*** (out of 5)
January 14, 2011
Vince Vaughn as RONNY VALENTINE
Kevin James as NICK BRANNEN
Jennifer Connelly as BETH
Winona Ryder as GENEVA
Channing Tatum as ZIP
Queen Latifah as SUSAN WARNER
Directed by: Ron Howard
BY KEVIN CARR
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Like many movie fans out there, I have been extremely impressed by the work of Ron Howard as a director (with special considerations to forgive him for “The Grinch” and “The Missing”). Back in the 80s, when he moved into directing feature films, he was quickly dismissed as Opie Cunningham who is just launching off sit-com acting to try and make it big now that he’d gone bald. However, after cutting his teeth on comedies like “Night Shift,” “Splash” and “Gung Ho,” he moved into dramas and (for the most part) never looked back.
Howard returns to directing comedy in the new film “The Dilemma,” which stars Vince Vaughn as Ronny Valentine, a man who works with in the R&D field of automobiles. Ronny’s best friend is Nick Brannen (Kevin James), who is married to Geneva (Winona Ryder). When Ronny is planning an elaborate set-up to propose to his girlfriend (Jennifer Connelly), he discovers that Geneva is cheating on Nick. Ronny then struggles with whether to tell Nick, how to tell Nick and what might happen to their personal and professional relationships if he does.
While this is Howard’s return to comedy, “The Dilemma” has a lot more drama in it than films like “Night Shift” and “Splash.” In fact, were it not for some key moments in which Vince Vaughn does his shtick, you might actually think this is actually a drama with just some elements of comic relief.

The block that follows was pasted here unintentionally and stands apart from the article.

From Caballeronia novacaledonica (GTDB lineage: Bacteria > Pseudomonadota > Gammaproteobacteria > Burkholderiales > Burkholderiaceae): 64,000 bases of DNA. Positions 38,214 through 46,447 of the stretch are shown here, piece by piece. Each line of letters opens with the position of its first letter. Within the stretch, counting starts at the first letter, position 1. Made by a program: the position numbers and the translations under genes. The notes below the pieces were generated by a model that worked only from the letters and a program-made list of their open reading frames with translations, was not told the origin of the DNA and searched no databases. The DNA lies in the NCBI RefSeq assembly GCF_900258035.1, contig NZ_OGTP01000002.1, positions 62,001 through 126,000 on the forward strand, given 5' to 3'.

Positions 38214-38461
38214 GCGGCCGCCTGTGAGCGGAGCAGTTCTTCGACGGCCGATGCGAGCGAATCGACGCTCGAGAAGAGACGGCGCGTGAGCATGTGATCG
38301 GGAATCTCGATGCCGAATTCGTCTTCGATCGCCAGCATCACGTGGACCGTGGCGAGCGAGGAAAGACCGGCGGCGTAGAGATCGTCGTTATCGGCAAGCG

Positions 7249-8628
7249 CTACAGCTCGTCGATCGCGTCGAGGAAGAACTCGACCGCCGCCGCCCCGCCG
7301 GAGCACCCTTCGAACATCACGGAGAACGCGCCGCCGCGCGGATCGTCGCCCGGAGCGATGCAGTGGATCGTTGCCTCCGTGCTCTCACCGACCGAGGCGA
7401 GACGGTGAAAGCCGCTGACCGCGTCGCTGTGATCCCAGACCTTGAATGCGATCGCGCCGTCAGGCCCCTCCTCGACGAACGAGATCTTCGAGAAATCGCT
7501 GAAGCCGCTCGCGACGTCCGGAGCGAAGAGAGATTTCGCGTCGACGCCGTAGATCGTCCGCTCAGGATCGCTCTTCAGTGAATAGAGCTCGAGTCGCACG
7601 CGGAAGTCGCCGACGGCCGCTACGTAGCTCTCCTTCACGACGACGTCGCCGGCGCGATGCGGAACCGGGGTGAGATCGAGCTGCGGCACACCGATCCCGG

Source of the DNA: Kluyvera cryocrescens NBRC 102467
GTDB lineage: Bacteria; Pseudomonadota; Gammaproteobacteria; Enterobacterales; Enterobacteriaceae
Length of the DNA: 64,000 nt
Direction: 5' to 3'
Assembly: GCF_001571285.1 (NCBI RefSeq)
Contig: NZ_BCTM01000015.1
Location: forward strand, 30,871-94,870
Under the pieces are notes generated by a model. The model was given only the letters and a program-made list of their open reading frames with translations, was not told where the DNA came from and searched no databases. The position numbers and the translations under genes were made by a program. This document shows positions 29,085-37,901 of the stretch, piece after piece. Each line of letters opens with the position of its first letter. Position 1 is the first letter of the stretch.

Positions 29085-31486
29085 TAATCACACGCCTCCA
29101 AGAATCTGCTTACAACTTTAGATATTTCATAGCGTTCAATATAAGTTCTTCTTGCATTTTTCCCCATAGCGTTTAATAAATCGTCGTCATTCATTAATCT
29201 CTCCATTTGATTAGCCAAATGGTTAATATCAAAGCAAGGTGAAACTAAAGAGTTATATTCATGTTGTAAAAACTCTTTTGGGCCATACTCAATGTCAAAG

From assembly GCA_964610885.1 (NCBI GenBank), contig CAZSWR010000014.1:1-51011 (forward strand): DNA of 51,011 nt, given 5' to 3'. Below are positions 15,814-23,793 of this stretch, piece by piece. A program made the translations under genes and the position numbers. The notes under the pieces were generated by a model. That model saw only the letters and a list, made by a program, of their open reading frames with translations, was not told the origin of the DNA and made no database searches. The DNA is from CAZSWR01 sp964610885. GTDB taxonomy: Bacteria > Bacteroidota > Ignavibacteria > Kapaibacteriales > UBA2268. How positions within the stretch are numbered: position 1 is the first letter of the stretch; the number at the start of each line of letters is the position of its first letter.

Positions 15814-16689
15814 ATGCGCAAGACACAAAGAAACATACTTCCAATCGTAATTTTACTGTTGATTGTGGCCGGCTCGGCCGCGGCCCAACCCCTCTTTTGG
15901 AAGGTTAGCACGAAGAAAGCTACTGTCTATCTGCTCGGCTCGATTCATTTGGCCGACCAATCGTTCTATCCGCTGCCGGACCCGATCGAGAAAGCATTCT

The drama in “The Dilemma” isn’t necessarily a bad thing, but it’s something a viewer might want to be aware of, especially if they’re expecting something wacky like “Dodgeball” or “Wedding Crashers.”
Still, those comedy elements are needed because were they not there, “The Dilemma” could be one of the darkest, seediest movies in a while. It deals with some really heavy issues, like infidelity on multiple levels, addiction, abuse and a scorchingly sour view on marriage and relationships. In fact, when the dilemma comes to a breaking point and Ronny takes action, things get extremely dark and violent, and only that reminder that this is a comedy keeps the film from becoming a brutal crime flick.
So keep all this in mind if you’re going to see it on a Friday or Saturday night. This isn’t a date movie… unless it’s a blind date that you realized you didn’t like during dinner and want to ensure there will be no second date.
With all of this taken into consideration, “The Dilemma” is still a good movie. It’s not great, and honestly, it’s substandard for what I’ve come to expect from Ron Howard. But for any other director, this would be completely passable as a dark comedy in the early part of the year.
The performances are good, with Vaughn being the anchor. He is in the spotlight most of the time, and it is clearly his movie. In fact, Kevin James plays more of a supporting character than anything else, only showing up from time to time to remind us that there’s a real guy at the corner of that love triangle.
The only real weak spot is Winona Ryder as Geneva. Her career seems to have crumbled in the last twenty years, as has her acting ability. Still, she’s attractive, and her presence should be enough in this movie to flummox any chubby dude out there wondering how a character like Kevin James could land her. (Of course, one would only have to think back to last summer’s “Grown Ups” where his character was married to Maria Bello and realize this is a simple Hollywood fantasy.)
I didn’t hate “The Dilemma,” but I didn’t love it either. Therein is my own dilemma. It’s not a waste of a film, and I think it actually gives more for the audience to think about than a stupid screwball comedy that couldn’t make it in the summer or holiday tent pole seasons. But for a Ron Howard film, it leaves a bit to be desired.